Helpful Questions to Navigate Ones Focus
- How am I processing the load of information coming my way? Resourcefully or in an acutely stressed manner?
- What thoughts, feelings and emotions are occurring to me as I relate with others and what is happening around me?
- What energy and mindset do I need to move forward to enable a win-win for everyone?
- How is my thinking impacting my behaviour right now?
- Am I operating as the CEO of my brain right now or is it running me?
Brain-Friendly Strategies to Help You Get Through the Holidays and Family Gatherings
Mindfulness– There is power in being able to deal easily with what can be overwhelming brain chatter- possessing a high level of emotional agility and mastery. This is what applying mindfulness practices can do for you: improve your connection with others, reduce internal stress and anxiety, decrease frictions in your relationships, and raise your understanding and ability to actively listen.
Compassion and Acceptance– More often than not, the concept: It is as it is, applies to a lot of things we encounter during the holidays. Accepting this helps to avoid negative thoughts and unresourceful inner chatter. Embracing the fact that we are each unique and going through our own challenges helps us to be more understanding and to have compassion for ourselves and others.
Do not take things personally– The brain reacts with freeze, flight, and fight (even faint) when in a reactive state fighting all the inner wars and how the period is perceived. Appreciating everyone’s humanness and communicating as honestly as possible with others about how things are occurring to you is the best way to change perception and appreciate the possibility of the holidays.
Practicing the sacred pause– Taking a deep breath for 2-3 seconds helps you to step into responding rather than reacting to occurrences. This practice helps you to be more intentional in your response to whatever happens – you can cultivate patience and lower impulsive moves this way.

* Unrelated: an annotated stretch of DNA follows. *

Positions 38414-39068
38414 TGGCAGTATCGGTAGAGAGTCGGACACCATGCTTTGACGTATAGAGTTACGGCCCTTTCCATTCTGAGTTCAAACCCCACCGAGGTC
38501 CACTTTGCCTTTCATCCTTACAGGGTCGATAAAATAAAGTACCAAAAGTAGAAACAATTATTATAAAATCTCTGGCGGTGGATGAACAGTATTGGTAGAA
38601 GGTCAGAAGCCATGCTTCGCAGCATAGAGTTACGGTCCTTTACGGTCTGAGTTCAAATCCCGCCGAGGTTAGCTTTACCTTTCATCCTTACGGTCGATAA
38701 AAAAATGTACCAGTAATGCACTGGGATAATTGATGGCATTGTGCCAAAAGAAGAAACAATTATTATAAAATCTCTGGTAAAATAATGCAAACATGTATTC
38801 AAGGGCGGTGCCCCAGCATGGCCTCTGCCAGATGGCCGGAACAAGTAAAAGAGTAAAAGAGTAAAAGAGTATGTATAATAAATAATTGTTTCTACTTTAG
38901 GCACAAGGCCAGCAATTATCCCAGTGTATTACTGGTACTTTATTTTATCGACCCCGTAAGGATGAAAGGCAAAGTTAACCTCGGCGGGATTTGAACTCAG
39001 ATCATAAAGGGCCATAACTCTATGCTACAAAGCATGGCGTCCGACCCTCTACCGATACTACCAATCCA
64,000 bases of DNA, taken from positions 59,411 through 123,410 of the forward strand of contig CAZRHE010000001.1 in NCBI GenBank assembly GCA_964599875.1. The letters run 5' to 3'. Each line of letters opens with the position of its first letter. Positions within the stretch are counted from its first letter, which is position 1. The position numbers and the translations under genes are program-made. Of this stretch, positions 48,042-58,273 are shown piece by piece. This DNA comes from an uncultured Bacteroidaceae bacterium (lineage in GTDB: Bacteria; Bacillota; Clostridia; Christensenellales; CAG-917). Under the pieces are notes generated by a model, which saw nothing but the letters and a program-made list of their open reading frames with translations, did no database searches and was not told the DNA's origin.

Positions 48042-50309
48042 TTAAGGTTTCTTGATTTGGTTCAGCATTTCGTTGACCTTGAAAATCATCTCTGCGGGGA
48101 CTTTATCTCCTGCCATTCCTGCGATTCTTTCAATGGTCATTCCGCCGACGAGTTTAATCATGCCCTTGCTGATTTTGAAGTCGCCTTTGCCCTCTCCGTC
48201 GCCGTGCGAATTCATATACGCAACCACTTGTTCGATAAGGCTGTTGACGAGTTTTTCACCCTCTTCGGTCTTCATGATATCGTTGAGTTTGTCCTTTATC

Service Work– Volunteering your time and providing others with help can positively boost your mood, raise your state of happiness and lower tension and anxiety.
Have a Budget– Be clear on what you can spend during the festive period, agree ahead of time, and communicate clearly with others about acceptable alternatives, so no one ends up experiencing financial strains of any kind.
Be Active– The benefits of moving are vast and help the brain to deal with poor moods and high stress levels. Exercising increases natural dopamine (a natural mood enhancer) in the brain. Maintain a routine during the holidays to help you feel at ease with the intense feasting and family activities. Cardio, Yoga, interval training, and outdoor walks or hikes are just some of the things you can do.
Spiritual Reflection– What do the holidays mean to you? The holidays can serve as a great time to awaken your inner awareness and enhance your body, mind, and soul connection. Do things to find balance, internal calm and needed insights. Benefit from meditation and writing down what the essence of the holidays is to you. Practice gratitude, focus on sharing with others, perform small acts of kindness. Be still and find your calm spot within.
The holiday season can certainly be more than a period you dislike, driven by negative thoughts, emotional hijacks, stress, and an inability to let go of negative perspectives.
With the help of our greatest asset: the brain (neuroplasticity), we can learn how to deal better with stress signals and enter the holidays with a more positive perception and create a new experience that benefits all.
You can get clarity and learn to look at this period with a new lens.
This post was first mentioned in the Authoritti5.0 Magazine